By Dusty Ricketts | NWF Daily News
A new niche industry is taking hold in Northwest Florida.
Food carts and mobile food vendors, which hardly existed in Okaloosa County 10 years ago, now can be found at busy intersections and high-traffic areas. And their numbers are growing.
In the past few years, Northwest Florida and Okaloosa County in particular have seen a dramatic increase in mobile food vendors.
“The whole food truck scene has really gained popularity over the last several years, and people are starting to see it as more of a gourmet place to eat rather than just carnival-style food,” said Brooks Hammet, one of the owners of the Burrito del Sol food truck on Destin Harbor. “It’s really gained popularity throughout the United States, especially in cities such as New York, Portland, Ore., Austin, Texas, and even Atlanta and Miami.”
In 2003, Okaloosa County had just five mobile food vendors licensed with the Florida Department of Business and Professional Regulation. That number has grown steadily, peaking last year with 26 licensed businesses. There are 24 this year.
While Santa Rosa and Walton counties also have food carts, neither has seen the growth Okaloosa County has over the past 10 years.
The Department of Business and Professional Regulation inspects the vendors with the same standards as normal brick-and-mortar restaurants. Florida requires food carts to have a commissary or a standard brick-and-mortar business backing their license.
Locally, vendors serve just about any style of food, including a gyro cart in Crestview and taco stands in Destin.
Tom Garner, owner of the Tommy Mattonie’s restaurant on Eglin Parkway, has sampled many of the food carts.
“I highly recommend people give them a try,” he said.
Garner even considered opening Tommy Mattonie’s as a food cart before opting to open his traditional restaurant.
“I respect anyone that attempts to run a mobile food service, as it is just as challenging as running a normal restaurant,” Garner said. “You trade off the employee issues for regulatory issues, as most brick-and-mortar restaurants do not want the competition, so they get their political friends to make runs prohibiting them. These hard-working individuals can be drowned in red tape.”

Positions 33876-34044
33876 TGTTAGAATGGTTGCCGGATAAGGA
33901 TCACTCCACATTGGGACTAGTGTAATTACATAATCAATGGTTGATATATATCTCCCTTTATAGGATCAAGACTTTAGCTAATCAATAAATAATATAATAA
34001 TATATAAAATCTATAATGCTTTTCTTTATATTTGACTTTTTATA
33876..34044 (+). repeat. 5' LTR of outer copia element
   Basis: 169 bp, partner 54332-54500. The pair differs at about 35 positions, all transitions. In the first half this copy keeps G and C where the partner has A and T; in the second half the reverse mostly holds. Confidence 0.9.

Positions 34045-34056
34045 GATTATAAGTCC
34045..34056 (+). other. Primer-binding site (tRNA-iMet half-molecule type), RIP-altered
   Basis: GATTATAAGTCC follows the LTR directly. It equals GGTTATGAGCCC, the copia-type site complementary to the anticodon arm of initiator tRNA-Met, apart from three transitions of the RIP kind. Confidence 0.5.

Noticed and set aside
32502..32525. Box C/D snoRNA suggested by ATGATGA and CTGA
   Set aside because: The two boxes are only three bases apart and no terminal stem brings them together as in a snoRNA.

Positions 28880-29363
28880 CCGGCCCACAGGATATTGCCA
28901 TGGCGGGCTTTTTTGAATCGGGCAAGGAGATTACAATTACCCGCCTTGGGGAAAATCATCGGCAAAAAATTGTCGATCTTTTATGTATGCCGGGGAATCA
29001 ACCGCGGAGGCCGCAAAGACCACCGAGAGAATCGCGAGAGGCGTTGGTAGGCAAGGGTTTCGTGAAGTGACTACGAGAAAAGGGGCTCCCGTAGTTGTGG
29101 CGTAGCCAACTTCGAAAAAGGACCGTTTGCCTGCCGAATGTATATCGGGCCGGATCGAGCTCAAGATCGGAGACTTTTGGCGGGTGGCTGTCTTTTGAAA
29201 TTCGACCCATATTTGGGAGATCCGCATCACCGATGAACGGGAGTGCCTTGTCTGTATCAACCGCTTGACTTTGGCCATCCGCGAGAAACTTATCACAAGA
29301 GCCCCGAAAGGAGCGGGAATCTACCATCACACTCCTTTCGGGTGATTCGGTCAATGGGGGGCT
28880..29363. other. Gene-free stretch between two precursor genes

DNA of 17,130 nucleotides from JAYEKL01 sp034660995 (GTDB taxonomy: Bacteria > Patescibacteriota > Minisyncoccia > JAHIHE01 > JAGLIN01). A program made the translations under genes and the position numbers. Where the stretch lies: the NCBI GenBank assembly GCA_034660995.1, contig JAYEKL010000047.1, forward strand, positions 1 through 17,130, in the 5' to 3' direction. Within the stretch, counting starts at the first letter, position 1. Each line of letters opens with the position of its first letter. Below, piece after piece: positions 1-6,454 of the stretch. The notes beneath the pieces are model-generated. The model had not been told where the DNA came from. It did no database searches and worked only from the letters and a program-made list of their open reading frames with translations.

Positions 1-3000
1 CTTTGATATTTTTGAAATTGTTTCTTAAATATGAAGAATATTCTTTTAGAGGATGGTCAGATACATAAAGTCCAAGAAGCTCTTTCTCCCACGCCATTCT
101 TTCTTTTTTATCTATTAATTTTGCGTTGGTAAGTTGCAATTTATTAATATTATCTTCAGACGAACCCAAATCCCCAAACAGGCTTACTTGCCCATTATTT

Hammet and his brother, Evans Hammet, opened Burrito del Sol in June of last year in a heavily modified and renovated 1968 Airstream trailer. Operating out of a trailer significantly cut startup costs for their Baja-style Mexican restaurant, but there were other reasons they chose the Airstream.
They liked the portability of it, knowing they could move their business to safety if a hurricane was to bear down.
“We didn’t want a typical fair-style truck that you would see at a carnival,” Hammet said. “We wanted something with more character so it would be perceived differently.
“I think the food trucks allow a business to really hone in and specialize on a certain type of food,” he added. “Just due to the lower overhead and the nature of them, I think you have to pick just a handful of items and do them really well as opposed to offering a whole plethora of different options that aren’t as tailored and specialized to a certain style.”
Dave Horvaph built his food trailer and opened The Philly Cheesesteak Factory in May. One downside he discovered is that the carts are affected by the weather a lot more than traditional restaurants.
Horvaph said he has noticed a sharp decline in customers when the temperature reaches 90 degrees or higher because they prefer air conditioning.
However, one of the major advantages is that he is not tied to one location. Horvaph, who moves his cart around the Fort Walton Beach area, announces where he plans to be each day on his business’ Facebook page.
“You can really appeal to different locations,” Horvaph said. “If you break up the town into four different quadrants, you can rotate through those quadrants throughout the week and capture the markets. If a brick-and-mortar structure is located in Mary Esther, the people that are traveling that Racetrack-Eglin area aren’t necessarily going to be coming to it.”
Ideas for food carts can come from anywhere. Horvaph initially wanted to open a one that sold fresh seafood, but decided against it because of the cost. Instead, he remembered an incredible cheesesteak sandwich that was on the menu at an Orlando seafood restaurant he worked at about 20 years ago and knew it go over well here.
Tucker Duke’s Lunchbox is a popular restaurant in Valparaiso. When the owners were thinking about ways to expand, they decided to open a food truck in February called Tucker Duke’s Street Food Division to offer burgers and specialty sandwiches.
“We move around quite a bit. We’re on Eglin Air Force Base two days a week. We are out on Okaloosa Island two nights a week for the late-night business,” said Chris Cartenuto, who runs the food truck. “We’re always looking for new and different places.”
Cartenuto said reaction to the Tucker Duke’s food truck has been great and business is strong.
“The good thing we see, especially to be on Okaloosa Island or Destin, is a lot of tourists are used to seeing food trucks in their cities and they’re excited to see them here when they’re vacationing.
“I think we’ll be able to keep going all year round,” Cartenuto added. “The locations may change, but we’re looking for truck No. 2 and seeing what other offerings we can make to the community.”